Movement is located in Hart Plaza in Downtown Detroit along the Detroit River, which serves as a border between the US and Canada. It is a concrete plaza with two dedicated amphitheaters, a central fountain, and some grassy, shaded areas. The stages were all reasonably close together, making it easy to jump between stages to catch segments of many different performances throughout the day. This was helpful as the packed schedule presented many conflicts that would have been unbearable otherwise, and it also made it easy to wander around and discover new artists that I might not have made it a point to see.
The Red Bull Music Academy Stage was the main stage in the amphitheater at the center of the plaza, featuring big names and legendary artists such as Richie Hawtin, Squarepusher, Carl Craig, and – my personal favorite – Dave Clarke. Behind the amphitheater, the Made in Detroit Stage showcased local artists from Detroit and was the most reliably enjoyable stage, evidence of the city’s exceptional talent. Affectionately nicknamed the “Rave Cave” by my group of cohorts, the Underground Stage was essentially an underground bunker that was home to some of the darkest, heaviest techno of the weekend. Descending to this stage felt like being transported to a dingy, industrial club at 4am with visibility highly limited by smoke and strobe lights. This would have been my favorite stage had it not been for how difficult it was to get in and out and move around in general during peak hours. It was here that my mind was blown to pieces by German techno artist Ben Klock.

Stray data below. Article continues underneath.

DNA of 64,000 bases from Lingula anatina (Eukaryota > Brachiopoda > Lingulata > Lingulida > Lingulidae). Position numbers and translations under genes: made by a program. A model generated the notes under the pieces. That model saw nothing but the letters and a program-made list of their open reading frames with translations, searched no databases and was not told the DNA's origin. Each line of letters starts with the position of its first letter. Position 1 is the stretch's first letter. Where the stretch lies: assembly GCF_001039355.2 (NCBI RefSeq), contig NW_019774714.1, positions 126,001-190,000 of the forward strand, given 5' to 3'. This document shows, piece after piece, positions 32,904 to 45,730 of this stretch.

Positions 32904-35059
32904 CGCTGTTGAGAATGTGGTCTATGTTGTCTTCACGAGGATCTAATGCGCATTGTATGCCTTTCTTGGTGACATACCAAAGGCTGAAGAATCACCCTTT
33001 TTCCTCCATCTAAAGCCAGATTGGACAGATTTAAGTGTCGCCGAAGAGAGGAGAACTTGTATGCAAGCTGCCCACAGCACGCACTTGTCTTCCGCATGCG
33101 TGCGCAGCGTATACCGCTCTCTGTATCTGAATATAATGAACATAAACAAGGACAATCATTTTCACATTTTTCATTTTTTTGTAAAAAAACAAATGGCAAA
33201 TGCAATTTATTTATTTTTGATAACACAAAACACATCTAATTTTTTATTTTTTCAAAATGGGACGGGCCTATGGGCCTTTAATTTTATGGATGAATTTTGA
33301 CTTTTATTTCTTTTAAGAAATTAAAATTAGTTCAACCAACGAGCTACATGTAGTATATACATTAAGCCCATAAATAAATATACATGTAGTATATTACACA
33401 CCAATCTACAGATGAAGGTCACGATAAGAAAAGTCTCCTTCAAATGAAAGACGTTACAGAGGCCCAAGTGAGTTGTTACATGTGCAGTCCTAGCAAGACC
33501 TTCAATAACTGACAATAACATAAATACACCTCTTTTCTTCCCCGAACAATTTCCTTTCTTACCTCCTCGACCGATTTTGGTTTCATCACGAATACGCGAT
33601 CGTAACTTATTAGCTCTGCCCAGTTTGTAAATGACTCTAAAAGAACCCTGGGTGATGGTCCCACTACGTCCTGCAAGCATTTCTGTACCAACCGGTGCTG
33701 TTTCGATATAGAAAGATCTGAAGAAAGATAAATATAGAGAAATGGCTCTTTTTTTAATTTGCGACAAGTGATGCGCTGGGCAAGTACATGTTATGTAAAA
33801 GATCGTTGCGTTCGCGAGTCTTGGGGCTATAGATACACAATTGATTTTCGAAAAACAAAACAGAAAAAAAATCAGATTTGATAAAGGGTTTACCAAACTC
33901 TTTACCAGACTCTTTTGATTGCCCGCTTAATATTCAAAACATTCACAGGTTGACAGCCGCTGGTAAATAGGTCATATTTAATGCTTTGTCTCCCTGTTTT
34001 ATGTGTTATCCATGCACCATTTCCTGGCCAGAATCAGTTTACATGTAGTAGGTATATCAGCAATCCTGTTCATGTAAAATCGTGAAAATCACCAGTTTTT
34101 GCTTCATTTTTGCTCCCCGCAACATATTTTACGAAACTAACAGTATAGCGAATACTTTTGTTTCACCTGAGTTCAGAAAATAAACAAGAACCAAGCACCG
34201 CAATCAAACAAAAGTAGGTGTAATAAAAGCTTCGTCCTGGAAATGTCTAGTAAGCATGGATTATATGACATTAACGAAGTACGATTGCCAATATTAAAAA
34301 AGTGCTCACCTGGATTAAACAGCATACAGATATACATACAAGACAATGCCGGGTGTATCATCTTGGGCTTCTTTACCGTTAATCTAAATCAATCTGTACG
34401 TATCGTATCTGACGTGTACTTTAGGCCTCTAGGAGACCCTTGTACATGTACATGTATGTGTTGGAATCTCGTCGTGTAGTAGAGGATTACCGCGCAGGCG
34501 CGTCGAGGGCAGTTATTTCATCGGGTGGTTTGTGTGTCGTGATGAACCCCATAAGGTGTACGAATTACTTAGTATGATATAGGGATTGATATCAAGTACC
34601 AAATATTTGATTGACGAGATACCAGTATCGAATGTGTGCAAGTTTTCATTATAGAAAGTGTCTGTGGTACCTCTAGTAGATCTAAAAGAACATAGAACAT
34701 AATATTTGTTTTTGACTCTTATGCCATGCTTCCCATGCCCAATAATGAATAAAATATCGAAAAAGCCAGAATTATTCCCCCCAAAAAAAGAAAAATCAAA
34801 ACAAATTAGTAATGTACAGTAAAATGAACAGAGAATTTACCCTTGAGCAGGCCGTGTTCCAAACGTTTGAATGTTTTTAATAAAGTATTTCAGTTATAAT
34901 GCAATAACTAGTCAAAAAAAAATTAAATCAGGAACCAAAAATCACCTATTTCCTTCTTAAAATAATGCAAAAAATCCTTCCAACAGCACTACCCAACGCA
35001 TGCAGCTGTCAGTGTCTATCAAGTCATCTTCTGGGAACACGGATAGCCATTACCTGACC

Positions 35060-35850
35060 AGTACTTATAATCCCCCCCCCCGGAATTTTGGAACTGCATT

The aptly named Electric Forest Stage was located in the more wooded area of the plaza and largely featured popular dubstep and drum n bass acts. This stage seemed to draw in most of the younger attendees, most dressed in skimpy neon rave gear and holding totems, often making it feel like it was part of another festival altogether. On this stage, Gesaffelstein and Brodinksi each made it on my list of stand-out performances with their energetic techno sets. Lastly, the Beatport Stage was my favorite of the five. Located along the waterfront, performances were complemented by gorgeous river views and a breezy relief from the midday sun. Bill Patrick played one of my top sets of the weekend at this stage; I was captivated in a euphoric state for his entire two-hour deep house and techno set.